Readers write |

Readers write

The USDA-Forest Service has never had a light-and-leave policy in regards to its prescribed fire program, also called controlled burns. (My Turn “Forest Service must change burn policy to avoid accidental disaster” Sierra Sun March 3)

The policy is and always has been to leave personnel on scene until the appropriate officials declare the burn “dead out.” To imply otherwise is an insult to the many people who design, implement and manage of hundreds of fuels management programs throughout the United States, including myself.

Developing a prescription for a controlled burn is based on science, field knowledge, art and a bit of luck ” all based on the rules of cause and effect. Should one part of the equation change it will have corresponding results and adjustment. Predictions (wind, temperatures, fuels conditions, etc.) can and do chance in an instant, resulting in immediate responses.

Yes, unfortunately, prescribed fire does occasionally escape and can cause unbearable loss of life and property. Catastrophic escaped prescribed burns are few and far between. Those, however, fall under the “if it bleeds it leads” category and detract from the thousands of acres of prescribed burns that are fully successful each year.

Carol Pauli

Fuels Management Specialist

USDA-Forest Service (retired)

I read with great amusement, your column on the “Irrepressible Potty Police” (Sierra Sun March 10) of Truckee, Berkeley et. al.

Good writing and fun. I wonder though, would noisy and rude protestations in public parks or in front of public buildings where people come and go or picnic or attempt to enter for the purpose of conducting business, constitute interrupting or preventing altogether, “the comfortable enjoyment of life or property by a community, or a neighborhood, or any considerable number of persons”?

Naaah, that is protected by the 1st Amendment right of free speech.

It follows then, if one were protesting the lack of public facilities for the receipt of waste matter (besides paper and trash) could that not be considered exercising one’s 1st Amendment right of free speech? Having been among the users of the Jibboom Alley urinal more than once, and being a person of good repute at the same time (albeit under the influence of considerable pressure from the consumption of libation), I found it amusing that we frequent visitors to Truckee find ourselves visiting Verdi now for free parking, a good drink, a smoke at the bar and a clean toilet to use.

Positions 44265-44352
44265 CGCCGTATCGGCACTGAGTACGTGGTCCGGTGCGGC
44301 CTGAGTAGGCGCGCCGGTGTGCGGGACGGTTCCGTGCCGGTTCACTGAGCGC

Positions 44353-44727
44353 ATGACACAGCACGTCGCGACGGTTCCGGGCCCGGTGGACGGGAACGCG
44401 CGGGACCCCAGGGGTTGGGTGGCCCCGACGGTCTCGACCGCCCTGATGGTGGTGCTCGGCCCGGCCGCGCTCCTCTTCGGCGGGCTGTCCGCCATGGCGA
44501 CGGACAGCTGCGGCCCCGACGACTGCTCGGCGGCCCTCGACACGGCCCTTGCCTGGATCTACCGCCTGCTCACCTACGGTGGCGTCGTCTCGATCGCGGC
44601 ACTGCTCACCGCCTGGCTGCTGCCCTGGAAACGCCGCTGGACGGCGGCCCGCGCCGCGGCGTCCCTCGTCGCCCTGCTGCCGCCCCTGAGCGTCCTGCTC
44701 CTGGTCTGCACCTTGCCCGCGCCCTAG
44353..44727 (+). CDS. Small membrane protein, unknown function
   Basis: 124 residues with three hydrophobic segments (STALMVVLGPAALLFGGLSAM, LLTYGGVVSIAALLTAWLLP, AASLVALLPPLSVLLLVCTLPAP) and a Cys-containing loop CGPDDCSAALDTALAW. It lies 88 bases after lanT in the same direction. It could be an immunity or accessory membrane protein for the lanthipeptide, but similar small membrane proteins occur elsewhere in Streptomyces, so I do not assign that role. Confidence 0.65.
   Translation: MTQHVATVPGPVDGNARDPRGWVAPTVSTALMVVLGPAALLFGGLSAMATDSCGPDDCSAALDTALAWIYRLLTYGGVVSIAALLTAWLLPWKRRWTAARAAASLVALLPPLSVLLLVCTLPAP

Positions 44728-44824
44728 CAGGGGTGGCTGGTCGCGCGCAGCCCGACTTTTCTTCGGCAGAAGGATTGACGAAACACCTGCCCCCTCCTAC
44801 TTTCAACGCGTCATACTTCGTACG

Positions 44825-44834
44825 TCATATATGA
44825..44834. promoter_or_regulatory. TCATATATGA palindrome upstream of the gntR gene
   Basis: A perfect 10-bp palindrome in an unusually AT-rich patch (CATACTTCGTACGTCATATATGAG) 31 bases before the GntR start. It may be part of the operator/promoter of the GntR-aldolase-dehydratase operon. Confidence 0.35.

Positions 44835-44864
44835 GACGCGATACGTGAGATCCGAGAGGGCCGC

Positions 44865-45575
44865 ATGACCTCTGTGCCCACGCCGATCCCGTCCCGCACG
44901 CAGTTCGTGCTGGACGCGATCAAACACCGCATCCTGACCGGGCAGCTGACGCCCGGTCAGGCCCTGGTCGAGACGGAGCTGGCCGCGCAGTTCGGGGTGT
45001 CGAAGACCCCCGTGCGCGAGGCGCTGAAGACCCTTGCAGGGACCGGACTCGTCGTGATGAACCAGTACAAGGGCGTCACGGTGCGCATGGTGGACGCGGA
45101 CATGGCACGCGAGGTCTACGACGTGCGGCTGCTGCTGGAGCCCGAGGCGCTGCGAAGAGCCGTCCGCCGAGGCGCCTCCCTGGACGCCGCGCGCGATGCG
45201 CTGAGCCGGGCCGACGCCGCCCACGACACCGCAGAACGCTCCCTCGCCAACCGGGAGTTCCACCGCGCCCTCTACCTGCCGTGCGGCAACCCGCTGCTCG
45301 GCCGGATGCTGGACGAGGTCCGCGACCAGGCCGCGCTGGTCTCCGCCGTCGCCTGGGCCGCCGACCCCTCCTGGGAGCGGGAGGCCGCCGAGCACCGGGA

Ahhh, American free capitalism.

Dave Selvy

San Ramon, Calif.

I’m writing this letter as a 28-plus year Truckee resident (thus I qualify as “Almost Local”), triggered by Sierra Sun Editor Jamie Bate’s March 10 column on Truckee’s “Potty Police.” My irritation has finally overcome my sense of humor over what Truckee is becoming.

If my aging memory still serves me, shortly after incorporation the Town Council adopted a wide range of “normal/standard” laws and regulations in order to speed up town functions. These laws and regulations were accepted wholesale, with little or no scrutiny or public input. Now, apparently some of these laws and regulations are being used as an excuse to stop, identify, and search people in the hope of uncovering something nefarious about the “perpetrators.”

With regard to motor vehicle safety regulations that pertain to cracks in windshields and functionality of headlights, taillights, and turn signals; how many Truckee vehicles can remain flawless in our extreme environment? Now, how many of the obviously “upstanding and unblemished” Truckee residents driving in “blemished” vehicles are pulled over, questioned, searched, and ticketed for these offenses?

Where did the “public urination ordinance” come from anyway? Certainly not a rural township similar to Truckee. It appears that under this law you could be searched and arrested for “whizzing” in the bushes of your own home at midnight (“within 100 ft. of any building or structure” or “within 50 ft. of any public or private roadway”)! I’d wager that this ordinance would seem “offensive to the senses” of “any considerable number of (property owning) persons.”

As almost every bathroom in downtown Truckee is now reserved for paying customers (or Realtors), I can only hope that someone sues the Town of Truckee because they haven’t supplied a place where one may “legally” relieve oneself 24 hours a day.

So Happy I Moved,

Russell Rosewood


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